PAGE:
# Simple GIFs That Teach You Complex Math Concepts

Jolene CreightonSeptember 15th 2014
###### / From Quarksto Quasars
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Dave Whyte is a PhD candidate who is currently studying the physics of foam. He is also an amazing animator. His geometric gifs are more than just beautiful; many of them also explain mathematical concepts in simple (but elegant) terms. His Tumblr, Bees & Bombs, has hundreds of gifs that he has posted over the years. His Twitter also has several posts that contain his source code (in case you want to try your hand at processing). You can also hit him up for some freelance work.

Below are some of our favorite animations from Whyte’s and others’ collections. Be sure to click the link after the definition to get more information.

## 1. This Is A Virtual Torus

The single-holed “ring” torus is known in older literature as an “anchor ring.” It can be constructed from a rectangle by gluing both pairs of opposite edges together with no twists (Wolfram.MathWorld)

## 2. How Pendulums Work

A Pendulum is something hanging from a fixed point which, when pulled back and released, is free to swing down by force of gravity and then out and up because of its inertia (Calacademy).

## 3. This Is A Cube

A cube is a three-dimensional solid object bounded by six square faces, facets or sides, with three meeting at each vertex (MathsIsFun).

## 4. Here’s The Difference Between a Circle and a Sphere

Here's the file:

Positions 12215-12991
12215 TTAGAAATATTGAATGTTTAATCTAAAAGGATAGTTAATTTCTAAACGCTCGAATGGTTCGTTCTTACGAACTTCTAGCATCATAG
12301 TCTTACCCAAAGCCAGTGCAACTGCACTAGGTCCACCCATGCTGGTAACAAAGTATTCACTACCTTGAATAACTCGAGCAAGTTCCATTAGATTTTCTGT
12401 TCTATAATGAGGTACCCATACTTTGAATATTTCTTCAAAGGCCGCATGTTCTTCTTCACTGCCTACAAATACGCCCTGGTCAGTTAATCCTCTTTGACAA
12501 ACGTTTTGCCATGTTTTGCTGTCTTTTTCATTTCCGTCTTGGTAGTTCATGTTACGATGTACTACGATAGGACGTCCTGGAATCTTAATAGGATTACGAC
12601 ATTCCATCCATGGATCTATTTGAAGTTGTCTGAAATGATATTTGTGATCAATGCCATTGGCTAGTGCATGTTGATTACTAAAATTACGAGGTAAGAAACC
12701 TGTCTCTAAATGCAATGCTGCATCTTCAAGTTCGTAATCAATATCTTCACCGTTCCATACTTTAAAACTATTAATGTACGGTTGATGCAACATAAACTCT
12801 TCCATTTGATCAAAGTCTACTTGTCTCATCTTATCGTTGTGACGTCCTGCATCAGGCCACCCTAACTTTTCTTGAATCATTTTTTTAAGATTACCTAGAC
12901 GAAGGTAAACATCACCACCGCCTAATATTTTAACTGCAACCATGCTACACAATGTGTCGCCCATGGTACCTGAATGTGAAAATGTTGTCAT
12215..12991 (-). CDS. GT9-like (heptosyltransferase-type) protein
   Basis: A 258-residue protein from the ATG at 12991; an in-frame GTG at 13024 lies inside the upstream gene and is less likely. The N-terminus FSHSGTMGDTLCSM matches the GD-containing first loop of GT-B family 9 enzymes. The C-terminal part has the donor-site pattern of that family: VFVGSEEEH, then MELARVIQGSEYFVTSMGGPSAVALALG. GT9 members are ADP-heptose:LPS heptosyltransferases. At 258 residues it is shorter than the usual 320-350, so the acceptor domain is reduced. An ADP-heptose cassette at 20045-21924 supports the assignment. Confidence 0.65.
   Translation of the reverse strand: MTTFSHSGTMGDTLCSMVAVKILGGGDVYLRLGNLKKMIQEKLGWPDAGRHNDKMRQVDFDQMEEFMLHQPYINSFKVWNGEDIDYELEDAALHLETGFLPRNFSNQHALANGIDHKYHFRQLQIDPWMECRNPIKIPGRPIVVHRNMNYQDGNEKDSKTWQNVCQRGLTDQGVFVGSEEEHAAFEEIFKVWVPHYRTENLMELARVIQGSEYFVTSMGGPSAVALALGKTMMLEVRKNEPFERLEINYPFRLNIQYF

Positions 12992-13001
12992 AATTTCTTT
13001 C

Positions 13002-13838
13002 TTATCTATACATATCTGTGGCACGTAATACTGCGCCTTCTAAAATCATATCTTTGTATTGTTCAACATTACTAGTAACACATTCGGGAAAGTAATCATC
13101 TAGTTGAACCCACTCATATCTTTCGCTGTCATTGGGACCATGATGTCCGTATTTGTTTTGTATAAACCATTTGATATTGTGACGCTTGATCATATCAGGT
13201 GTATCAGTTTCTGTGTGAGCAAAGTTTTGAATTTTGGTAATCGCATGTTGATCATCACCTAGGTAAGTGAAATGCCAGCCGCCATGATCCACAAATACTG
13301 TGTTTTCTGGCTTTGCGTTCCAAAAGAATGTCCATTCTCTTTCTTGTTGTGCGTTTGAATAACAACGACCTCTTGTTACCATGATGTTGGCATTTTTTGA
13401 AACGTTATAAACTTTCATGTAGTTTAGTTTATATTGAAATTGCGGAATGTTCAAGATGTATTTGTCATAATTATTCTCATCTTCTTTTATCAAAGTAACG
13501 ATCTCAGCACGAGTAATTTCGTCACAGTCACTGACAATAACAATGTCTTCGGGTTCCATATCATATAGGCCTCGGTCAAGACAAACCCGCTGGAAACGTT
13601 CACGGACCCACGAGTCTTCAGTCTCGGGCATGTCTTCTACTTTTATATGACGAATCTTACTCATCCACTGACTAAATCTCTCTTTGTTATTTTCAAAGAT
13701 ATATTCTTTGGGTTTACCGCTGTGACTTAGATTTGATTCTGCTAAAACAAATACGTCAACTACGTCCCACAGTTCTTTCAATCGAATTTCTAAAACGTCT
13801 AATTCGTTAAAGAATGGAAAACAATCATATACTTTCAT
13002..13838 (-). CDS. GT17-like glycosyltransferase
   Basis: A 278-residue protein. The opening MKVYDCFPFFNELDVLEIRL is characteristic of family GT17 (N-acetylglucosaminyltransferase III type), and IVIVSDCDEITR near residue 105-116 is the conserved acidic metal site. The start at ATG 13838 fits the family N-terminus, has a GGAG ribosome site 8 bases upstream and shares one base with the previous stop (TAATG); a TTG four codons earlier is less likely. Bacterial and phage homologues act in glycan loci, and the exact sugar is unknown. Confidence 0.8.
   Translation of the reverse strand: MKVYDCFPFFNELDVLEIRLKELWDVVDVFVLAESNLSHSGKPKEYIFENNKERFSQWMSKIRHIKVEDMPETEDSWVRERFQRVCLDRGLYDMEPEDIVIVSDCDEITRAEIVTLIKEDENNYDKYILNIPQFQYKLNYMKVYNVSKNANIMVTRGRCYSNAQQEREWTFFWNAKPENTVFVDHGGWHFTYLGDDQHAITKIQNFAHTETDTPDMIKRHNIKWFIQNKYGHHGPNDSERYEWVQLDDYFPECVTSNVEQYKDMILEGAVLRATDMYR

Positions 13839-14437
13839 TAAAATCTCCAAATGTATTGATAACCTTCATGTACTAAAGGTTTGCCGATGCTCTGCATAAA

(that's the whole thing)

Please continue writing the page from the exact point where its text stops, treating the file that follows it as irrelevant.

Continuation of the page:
A circle and sphere are both round in shape but whereas a circle is a figure, a sphere is an object. You can compare the two as a drawing of a tennis ball on a piece of paper and the ball itself in real life. A circle is a 2D figure whereas a sphere is a 3D object having volume (DifferenceBetween).

## 5. How To Make A Near Fractal

Fractals are geometric figures that typically display self-similar patterns. The term “self-similarity” can be most readily understood by thinking of a camera that zooms in on an image. Typically, when you zoom in on a photograph, you see finer points, different details, and new structures. Not so with fractals. When you zoom in on a true fractal, no new detail appears. Nothing changes. Rather, the same pattern repeats over and over (FQTQ). This last one comes from Victor Doval. See his work here and here.

Be sure to check out more of Whyte’s work at his Tumblr blog. However, be warned, you may find yourself roaming about his many gifs for hours…so consider canceling your day plans.

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